St. Jerome’s Laneway Festival, colloquially referred to as Laneway, has taken on many forms since its inception of what it’s known as now in 2005. It only came to Brisbane in 2007, and marks only one more year short of a decade of the highly anticipated Brisbane event. This year, the big honchos were Beach House, Purity Ring, CHVRCHES and Flume. What makes the St. Jerome’s Laneway Festival stand out is that, even after 11 years of festival line-ups, the team continue to keep things diverse, celebrating all natures of underground and mainstream music.
But who is St. Jerome anyway? Well, for starters one of the founders was Jerome Borazio. A Melbournite who opened a bar so he might have a place to drink with mates. When a pal, Danny Rogers, who had come back from the far-flung lands of the Americas spoke of music and fun soon a series of music sessions were born. Before long, the two of them had posters ready for the first ever festival in 2005. But to call yourself a saint is pretty confident. There is a real Saint Jerome who was known for being a bit of a ladies man in his college days, but always tried to repent by hanging out in crypts and begging forgiveness. Crypts and laneways are a little different, and though plenty of festival punters have their share of fun (cited by condoms found in the festival port-o-loos) there really isn’t much of a connection at all.
Regardless of its origins, it’s the changes that count. Brisbane’s leg of Laneway has moved from venue to venue. It was once at The Zoo but has now had a recurring location at the Brisbane Showgrounds. It was a little disappointing to see not much effort had gone in the way of ambience compared to 2015’s Laneway. The DJ alcove in the corridor was removed, there were no activities and whimsical paintings under the tunnel, nor were the adorable outdoor furniture on the green to be seen. In most respects, the Brisbane leg of Laneway could’ve been confused for any number of other festivals, like Listen Out or the now deceased Big Day Out of old. There’s no sign of danger for Laneway, but Brisbane supporters will continue to be left wanting if the Brisbane Showgrounds continues to copy paste the experience away from the music.
Despite that experience, the music was one to remember. The constant drizzle of the day kept everyone’s backs cool, and made the boiler-roomesque experience under the tents even more energetic and infectious. Watching hoards of people run and skip to the tent to hear one of Japanese Wallpaper’s hit “Forces” was a picture perfect moment. Shamir transformed the same stage into a sectioned off world of funk.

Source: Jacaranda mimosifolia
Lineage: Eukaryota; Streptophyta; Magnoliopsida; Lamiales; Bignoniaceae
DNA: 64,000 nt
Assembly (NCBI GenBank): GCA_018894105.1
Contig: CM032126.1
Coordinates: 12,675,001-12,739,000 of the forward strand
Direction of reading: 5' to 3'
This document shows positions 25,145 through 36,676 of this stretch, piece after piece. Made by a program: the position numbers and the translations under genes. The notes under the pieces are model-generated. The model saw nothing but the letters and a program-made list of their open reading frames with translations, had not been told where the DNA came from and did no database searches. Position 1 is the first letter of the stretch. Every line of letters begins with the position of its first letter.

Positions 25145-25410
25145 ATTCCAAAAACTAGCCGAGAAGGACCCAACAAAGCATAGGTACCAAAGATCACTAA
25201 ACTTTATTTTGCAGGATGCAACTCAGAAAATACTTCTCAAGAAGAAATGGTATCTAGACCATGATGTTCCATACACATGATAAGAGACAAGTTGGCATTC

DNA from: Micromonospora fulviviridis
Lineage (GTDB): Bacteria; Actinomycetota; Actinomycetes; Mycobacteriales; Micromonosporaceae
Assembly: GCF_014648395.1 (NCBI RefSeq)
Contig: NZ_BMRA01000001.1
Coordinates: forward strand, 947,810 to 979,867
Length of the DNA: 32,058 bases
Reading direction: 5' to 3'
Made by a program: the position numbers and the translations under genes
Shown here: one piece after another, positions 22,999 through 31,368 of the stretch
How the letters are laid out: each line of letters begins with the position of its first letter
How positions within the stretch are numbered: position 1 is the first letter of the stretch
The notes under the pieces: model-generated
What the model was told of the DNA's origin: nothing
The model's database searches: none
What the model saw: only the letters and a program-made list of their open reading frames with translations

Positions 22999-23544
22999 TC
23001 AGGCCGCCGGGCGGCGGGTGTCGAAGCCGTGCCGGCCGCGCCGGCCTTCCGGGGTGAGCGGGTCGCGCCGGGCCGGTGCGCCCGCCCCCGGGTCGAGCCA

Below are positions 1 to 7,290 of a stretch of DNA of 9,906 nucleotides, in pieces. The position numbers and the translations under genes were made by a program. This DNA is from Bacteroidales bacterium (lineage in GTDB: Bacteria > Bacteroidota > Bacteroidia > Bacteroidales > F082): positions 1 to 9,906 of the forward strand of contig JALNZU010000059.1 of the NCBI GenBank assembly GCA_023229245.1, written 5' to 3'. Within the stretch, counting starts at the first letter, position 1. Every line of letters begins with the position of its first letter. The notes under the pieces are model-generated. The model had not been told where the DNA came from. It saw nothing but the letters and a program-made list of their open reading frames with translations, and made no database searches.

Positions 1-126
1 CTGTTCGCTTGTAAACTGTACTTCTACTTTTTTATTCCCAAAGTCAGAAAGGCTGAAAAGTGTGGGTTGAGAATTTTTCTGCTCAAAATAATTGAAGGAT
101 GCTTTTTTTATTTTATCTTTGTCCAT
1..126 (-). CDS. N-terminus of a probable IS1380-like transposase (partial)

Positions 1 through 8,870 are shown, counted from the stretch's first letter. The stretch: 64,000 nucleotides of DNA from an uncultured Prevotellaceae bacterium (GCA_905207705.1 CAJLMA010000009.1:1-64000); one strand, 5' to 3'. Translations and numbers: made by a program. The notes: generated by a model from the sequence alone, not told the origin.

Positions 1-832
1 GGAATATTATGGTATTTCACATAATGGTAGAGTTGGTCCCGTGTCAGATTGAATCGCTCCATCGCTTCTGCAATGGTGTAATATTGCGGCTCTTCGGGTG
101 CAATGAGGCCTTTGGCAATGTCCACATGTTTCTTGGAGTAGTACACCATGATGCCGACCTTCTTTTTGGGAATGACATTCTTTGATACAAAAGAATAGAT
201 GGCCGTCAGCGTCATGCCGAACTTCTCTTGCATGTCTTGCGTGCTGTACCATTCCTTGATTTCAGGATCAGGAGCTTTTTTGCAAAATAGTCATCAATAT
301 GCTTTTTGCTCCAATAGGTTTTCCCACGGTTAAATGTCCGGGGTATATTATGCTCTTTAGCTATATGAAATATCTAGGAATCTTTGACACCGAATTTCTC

As the afternoon crawled on and the clouds continued to hang about, the big one was Big Scary. HEALTH drew a congregation at the Mistletone Stage, some there for their new album, others for the old days and some just to see bassist John Famiglietti and his hair-whipping dance moves.
Once the sun went down Battles showed off John Stanier’s incredible drumming. Their extended riffs, and build-ups of fan favourites were immaculate. Battles are like a good lover. They tease you and build it up just long enough before unleashing an awesome wave.
Beach House on the other hand, was like a sweet goodnight song. The projectors and lighting took Victoria Legrand from somewhere in the stars to deep down in an ocean. A dodgy cable created some technical dramas for the band, but after thanking everyone for patience and a few scares where they thought the show might have to end short, they played their last song with an air of relief only a musician can understand.
The final three [acts] showed that, in this day and age, electronic is at the forefront of the crowd for the time being. Flume, who will always be the young Flume in our eyes, delighted crowds with latest and well overdue sophomore album. CHVRCHES went for a more lighthearted way to end a Saturday night and Purity Ring celebrated their Triple J Hottest 100 spot for “Begin Again” the best way they knew how by playing to Aussie fans. Crowds headed home walking through a steady rain, feeling cleansed and satisfied in a way only listening to good music can make you.